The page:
What Tools Should I Take to Latin America?

Hi,
We will be moving to Costa Rica and Ecuador next year. I need to decide what tools I should take with me or what would be cheaper to buy there. We will be splitting our time between the San Jose, Costa Rica area and Cuenca, Ecuador. I have no idea how easy it will be to find tools in either location nor how much it will cost to ship them. Has anyone else faced this issue or, at least, can give some insight?
Thanks, Gary
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If there are wood workers there - and I'm sure - they have some. But to what quality ?
I'd consider a good set of carving tools, sharpening stones for them and consider what project you might do... That helps determine tools.
Martin
On 8/19/2011 8:51 PM, Abby Brown wrote:

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On Fri, 19 Aug 2011 21:51:44 -0400, "Abby Brown"

Good questions, and good to ask 'em before moving. ;)
Maybe something here will help: http://www.google.com/search?q=woodworking+tools+in+costa+rica http://www.google.com/search?q=woodworking+tools+in+ecuador
$400 DeWally? Ouch!
http://www.youtube.com/watch?v=bnQLGMYLlcY

Gary,
what tools do you have? what tools do you use? and what do you build?
http://goo.gl/OZUW2 and http://goo.gl/L5Kjj and a ground adaptor for any Normite tools.
Take a ryoba, an impactor, an HF multifunction tool, a set of cabinet scraper, various screwdrivers, some planes (Stanleys #65-1/2, 4, 5, 7), a drawknife, a spokeshave, an Exacto knife set, and an array of diamond hones. That'll cover the basics and won't cost much to take or ship.
-- ...in order that a man may be happy, it is necessary that he should not only be capable of his work, but a good judge of his work. -- John Ruskin
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One problem you're likely to run into is that electrical power can be very spotty. In Grenada during a church build, the boys kept blowing breakers and powerlines and they had better luck with smaller tools, like a 2 HP router than big 3.5HP brutes. Another serious problem they had was theft.
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On Fri, 19 Aug 2011 20:27:37 -0700 (PDT), Robatoy

My daughter spent a little over three years in Honduras. Many towns would run their generator for only ours in the afternoon so the residents could run their washing machines.
--
Jack Novak
Buffalo, NY - USA
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I'm going to build a box. How much wood should I buy?
You really need to do some basic ground work. Are you shipping household goods and furniture? If so, you may be paying for a full 20' or 40' container and you can easily stuff a lot of tools in it and pay no extra. If you are shipping them by post office or UPS, you can spend a lot.
Have you visited the area you are moving to? Did you check out local stores for what they have and the prices? Are there restrictions on what you can import? Is this a permanent move or a 2 year military gig?
Since you are splitting time in three locations, do you need tools in each of them? Same tools?
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Abby Brown wrote:

San Jose is a well put together city as is Costa Rica generally. You'll easily be able to find any sort of tool in or around San Jose; however, cost may be much higher - particularly for stationary tools - because of import duties. Those same import duties may also be applied if you bring in your own, depends on your visa type. Plus, shipping isn't all that cheap.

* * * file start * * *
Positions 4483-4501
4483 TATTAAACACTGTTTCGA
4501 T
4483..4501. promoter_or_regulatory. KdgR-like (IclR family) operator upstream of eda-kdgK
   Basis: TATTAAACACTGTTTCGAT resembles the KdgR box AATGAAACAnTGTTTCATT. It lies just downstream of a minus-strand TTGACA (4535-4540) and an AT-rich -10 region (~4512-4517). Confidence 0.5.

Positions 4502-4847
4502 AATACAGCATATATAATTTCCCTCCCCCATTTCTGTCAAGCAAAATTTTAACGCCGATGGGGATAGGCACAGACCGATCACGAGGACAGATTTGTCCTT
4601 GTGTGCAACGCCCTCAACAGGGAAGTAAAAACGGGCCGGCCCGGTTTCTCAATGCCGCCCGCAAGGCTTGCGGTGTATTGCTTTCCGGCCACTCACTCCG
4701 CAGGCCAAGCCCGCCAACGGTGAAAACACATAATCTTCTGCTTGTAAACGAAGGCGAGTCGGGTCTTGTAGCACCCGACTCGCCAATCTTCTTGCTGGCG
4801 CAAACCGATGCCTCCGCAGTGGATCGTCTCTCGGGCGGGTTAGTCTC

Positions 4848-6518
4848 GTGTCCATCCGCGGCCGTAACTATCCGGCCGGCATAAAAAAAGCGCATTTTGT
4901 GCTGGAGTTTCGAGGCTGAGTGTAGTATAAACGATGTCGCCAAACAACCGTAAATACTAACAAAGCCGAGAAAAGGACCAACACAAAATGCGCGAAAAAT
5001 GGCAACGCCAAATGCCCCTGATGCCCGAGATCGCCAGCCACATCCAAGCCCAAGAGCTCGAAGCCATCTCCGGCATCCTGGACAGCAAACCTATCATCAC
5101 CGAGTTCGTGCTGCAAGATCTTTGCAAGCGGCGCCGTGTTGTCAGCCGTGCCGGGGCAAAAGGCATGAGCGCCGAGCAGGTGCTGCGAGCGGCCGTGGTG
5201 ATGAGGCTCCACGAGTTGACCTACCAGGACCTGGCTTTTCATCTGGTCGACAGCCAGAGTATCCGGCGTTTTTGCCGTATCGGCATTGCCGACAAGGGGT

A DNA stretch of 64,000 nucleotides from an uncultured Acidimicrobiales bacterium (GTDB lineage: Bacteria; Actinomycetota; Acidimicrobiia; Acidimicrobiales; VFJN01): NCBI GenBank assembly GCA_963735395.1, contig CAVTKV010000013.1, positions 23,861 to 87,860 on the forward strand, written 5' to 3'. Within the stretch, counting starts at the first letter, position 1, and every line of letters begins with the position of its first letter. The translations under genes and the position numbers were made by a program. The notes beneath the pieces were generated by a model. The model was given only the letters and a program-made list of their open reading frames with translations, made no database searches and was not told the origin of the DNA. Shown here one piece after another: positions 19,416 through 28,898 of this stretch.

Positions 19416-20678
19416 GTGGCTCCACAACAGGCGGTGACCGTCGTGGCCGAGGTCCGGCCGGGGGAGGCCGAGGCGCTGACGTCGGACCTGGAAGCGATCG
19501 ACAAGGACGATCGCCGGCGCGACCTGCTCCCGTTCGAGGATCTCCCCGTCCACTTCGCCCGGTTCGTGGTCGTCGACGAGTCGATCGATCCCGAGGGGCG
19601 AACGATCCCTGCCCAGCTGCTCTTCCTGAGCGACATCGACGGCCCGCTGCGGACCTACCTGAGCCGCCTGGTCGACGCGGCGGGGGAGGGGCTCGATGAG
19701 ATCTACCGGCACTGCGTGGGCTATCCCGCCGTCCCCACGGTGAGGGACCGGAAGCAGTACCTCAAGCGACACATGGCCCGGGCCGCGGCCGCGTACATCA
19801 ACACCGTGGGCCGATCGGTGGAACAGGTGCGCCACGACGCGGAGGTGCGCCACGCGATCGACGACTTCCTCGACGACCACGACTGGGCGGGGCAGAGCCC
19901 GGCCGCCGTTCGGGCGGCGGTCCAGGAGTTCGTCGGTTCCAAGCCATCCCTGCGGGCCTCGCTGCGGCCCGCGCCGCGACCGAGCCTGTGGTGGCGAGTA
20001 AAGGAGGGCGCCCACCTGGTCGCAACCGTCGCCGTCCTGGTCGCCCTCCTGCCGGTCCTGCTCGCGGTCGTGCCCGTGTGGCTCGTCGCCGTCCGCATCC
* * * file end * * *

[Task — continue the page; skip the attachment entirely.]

When I moved to Mexico I took (hand carried) a cut off saw + blades, 3/8" drill, router and common bits and a saber saw. I also took some common hand tools...various pliers (pinces), screwdrivers (desarmadores), etc. No need, not expensive there.
You will also be able to hire specialized work done very cheaply. For example, the windshield wipers on my car stopped working, problem was a Delrin gear. The gears weren't available either in Mexico or US so I took the old one to a machine shop - lots to choose from - and they made me one from bronze. Don't recall the cost but under $10. BTW, they have HUGE lathes, turn a lot of semi-truck and bus drive shafts.
--

dadiOH
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I drove down to Costa Rica from the Yukon and spent quite a bit of time there (2-3 months). I visited every hardware store and wooddorking shop I could while my wife was shopping elsewhere.
Costa Rican hardware stores are fairly well equipped, about the same range of hand tools you would expect at a Canadian/USian hardware store, most of them Stanley. Don't expect high end hand tools there no more than you would expect them in a hardware store or Borg in the northern reaches of North America. Prices a little more expensive, but not greatly so, certainly less than double what you would pay here. But the selection of machetes is much better, with Brazilian and Salvadorean products on offer.
Costa Rica runs on 110 volts 60 cycles like the rest of North America, same plugs except that older installations (like more than 10 years old) do not necessarily have a ground on their receptacles. You can get pretty much the same power tools you can get here, but they also have the Mexican "Truper" brand stuff, much of it made in China, alas. Prices a little higher, but not greatly so.
I don't know about Ecuador except I think they run on 220 50 cycles like in Europe.
Luigi
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